This car was originally sold in New Zealand and brought back to the UK as part of personal relocation, and has been subject to a gentle restoration, including an engine rebuild. Visually, there are few clues that it is a Daimler, not a Jaguar, but it sounds quite different.
Of course, if a Daimler or Jaguar is not enough, then how about a Rolls-Royce? This Silver Cloud Series II had Rolls-Royce’s first V8 engine, in 6250cc form, and has Rolls-Royce’s standard factory body, actually built by Pressed Steel at Cowley, Oxford, and later part of BMC.
These cars were Rolls-Royce’s last body on frame design, apart from the low volume and related Phantom V and VI, and have a timeless appeal that suit the cathedral setting well. Do you remember the advertisement claiming that the loudest noise was the clock? Well, this was the car.
Going further back, there were great examples of two of Britain’s favourite cars of the 1930s – the Austin Seven and the Morris 10/4. The Austin (on the left) is a 1938 car with a 750cc four cylinder engine, and a direct lineal descendant of the Hebert Austin’s original 1921 car.
The Morris is a 1932 car with a 1292cc engine, and was a size above the Austin. 0-50 in 27 seconds, over 60mph maximum speed. I think it is fair to say that aerodynamics was not Cowley’s strong point in 1932.
If you were a bit more affluent in the mid 1930s, you might have picked a Triumph Gloria. The Gloria name was used on varying combinations of six engines and three chassis, and was effectively the complete Triumph range from 1932 until the war.
This car is a 1936 Gloria 12, with a 1232cc, 42bhp four cylinder engine, which was designed by Coventry Climax but built by Triumph, who later designed engines for fire pumps, Grand Prix cars and the Hillman Imp.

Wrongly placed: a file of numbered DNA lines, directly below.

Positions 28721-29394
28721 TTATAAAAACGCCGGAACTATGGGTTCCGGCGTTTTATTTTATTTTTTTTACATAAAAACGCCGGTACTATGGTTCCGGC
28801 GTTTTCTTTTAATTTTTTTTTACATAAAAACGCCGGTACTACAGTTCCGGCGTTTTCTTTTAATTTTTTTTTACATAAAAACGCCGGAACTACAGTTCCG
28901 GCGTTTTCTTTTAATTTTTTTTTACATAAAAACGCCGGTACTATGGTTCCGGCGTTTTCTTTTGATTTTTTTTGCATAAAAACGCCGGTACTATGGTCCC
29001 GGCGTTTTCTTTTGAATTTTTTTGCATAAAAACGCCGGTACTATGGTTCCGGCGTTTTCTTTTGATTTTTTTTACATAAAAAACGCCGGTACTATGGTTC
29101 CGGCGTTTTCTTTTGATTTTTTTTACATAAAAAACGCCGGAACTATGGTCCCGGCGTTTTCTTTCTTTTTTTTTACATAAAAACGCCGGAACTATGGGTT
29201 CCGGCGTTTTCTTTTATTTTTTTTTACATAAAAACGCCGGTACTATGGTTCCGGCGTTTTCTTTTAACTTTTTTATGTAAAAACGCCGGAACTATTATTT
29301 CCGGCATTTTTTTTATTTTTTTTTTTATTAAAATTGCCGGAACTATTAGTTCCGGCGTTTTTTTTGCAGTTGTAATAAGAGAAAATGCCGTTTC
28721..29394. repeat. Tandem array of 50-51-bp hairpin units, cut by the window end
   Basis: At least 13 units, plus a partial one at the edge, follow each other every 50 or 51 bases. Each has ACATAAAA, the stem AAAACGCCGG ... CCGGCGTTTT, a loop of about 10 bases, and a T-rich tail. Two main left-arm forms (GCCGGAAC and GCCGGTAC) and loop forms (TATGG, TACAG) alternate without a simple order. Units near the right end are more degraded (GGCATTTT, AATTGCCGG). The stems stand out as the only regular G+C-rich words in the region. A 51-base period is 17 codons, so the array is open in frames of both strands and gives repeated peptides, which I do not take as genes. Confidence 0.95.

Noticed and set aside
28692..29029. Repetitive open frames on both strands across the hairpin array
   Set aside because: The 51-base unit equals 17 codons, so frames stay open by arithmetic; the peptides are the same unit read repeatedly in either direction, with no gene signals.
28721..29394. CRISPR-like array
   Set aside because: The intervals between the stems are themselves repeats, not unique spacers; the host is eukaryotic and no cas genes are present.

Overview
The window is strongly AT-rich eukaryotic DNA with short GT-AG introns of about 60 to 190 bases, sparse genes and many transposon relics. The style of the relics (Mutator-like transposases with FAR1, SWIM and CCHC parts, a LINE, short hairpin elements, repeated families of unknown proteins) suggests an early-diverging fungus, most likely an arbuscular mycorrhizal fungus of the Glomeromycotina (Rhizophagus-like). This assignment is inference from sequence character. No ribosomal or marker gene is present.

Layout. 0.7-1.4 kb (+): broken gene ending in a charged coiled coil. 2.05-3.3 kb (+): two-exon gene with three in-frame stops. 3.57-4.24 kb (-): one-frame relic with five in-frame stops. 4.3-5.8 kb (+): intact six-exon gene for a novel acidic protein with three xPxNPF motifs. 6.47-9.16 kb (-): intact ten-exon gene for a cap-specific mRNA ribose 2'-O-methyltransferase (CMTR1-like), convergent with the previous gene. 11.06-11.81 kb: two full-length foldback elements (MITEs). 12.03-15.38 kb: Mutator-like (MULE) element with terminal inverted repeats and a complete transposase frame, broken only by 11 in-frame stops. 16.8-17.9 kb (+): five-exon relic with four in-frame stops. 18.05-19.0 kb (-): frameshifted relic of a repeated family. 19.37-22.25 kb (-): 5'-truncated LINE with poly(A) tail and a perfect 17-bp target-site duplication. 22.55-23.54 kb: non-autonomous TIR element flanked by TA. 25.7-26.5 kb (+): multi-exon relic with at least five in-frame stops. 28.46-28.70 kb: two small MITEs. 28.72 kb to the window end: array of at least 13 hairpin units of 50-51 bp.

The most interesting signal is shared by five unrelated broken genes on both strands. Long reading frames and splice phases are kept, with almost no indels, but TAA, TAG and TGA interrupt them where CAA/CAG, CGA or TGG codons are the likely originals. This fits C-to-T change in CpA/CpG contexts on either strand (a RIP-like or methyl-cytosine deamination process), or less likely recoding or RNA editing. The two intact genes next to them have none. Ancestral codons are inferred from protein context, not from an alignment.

Later cars had six cylinder engines of up to 2 litres with much improved performance and formed the basis for the best remembered pre-war Triumph, the original Dolomite. Those engines were also the basis for Jaguar’s engines at the time.
One car that has had some CC exposure is the Opel GT, and I show this 1971 example purely because it is one of perhaps fewer than 20 in the UK, and is owned by someone who grew up admiring them, in Germany. Is that front a mini-Sting Ray or what?
Also with a CC pedigree is the SAAB 96, in this case a 1972 car with the 1498cc Ford of Germany V4 engine. Was this the last car to sold in Europe with column gearchange? Or was it the Renault 16?
Armstrong-Siddeley got its rather cumbersome name as a result of the 1919 merger of the automtoive interests of the armaments and shipbuilding company Armstrong-Whitworth and Siddeley-Deasy, which was primarily an aero-engine business. The resulting business with its aero-engine and luxury car interests was not dissimilar to Rolls-Royce, into which the company was ultimately absorbed.
This car is an example of the smallest Armstrong-Siddeley powered by a 1236cc four cylinder engine and was introduced in 1928, as Armstrong-Siddeley adapted to the straitened times of the late 1920s. It has a preselector gearbox developed by W G Wilson of Self Changing Gears Ltd, a company in which Siddeley had an interest. As its name suggests, gear changes were made by selecting a gear ratio in advance of its being needed and when the time was right, the chosen gear was engaged by pressing and releasing the ‘gear change pedal’, which was normally installed in place of the usual clutch pedal.
My other reason for picking this car as a favourite was that the owner hadn’t been aware of the event until he saw the preparations early in the morning as he walked his dog; he went home and brought his car back with him. It was that sort sort of event.
So, an interesting selection of cars in a great location.
If we go back next year, can we fire the cannon?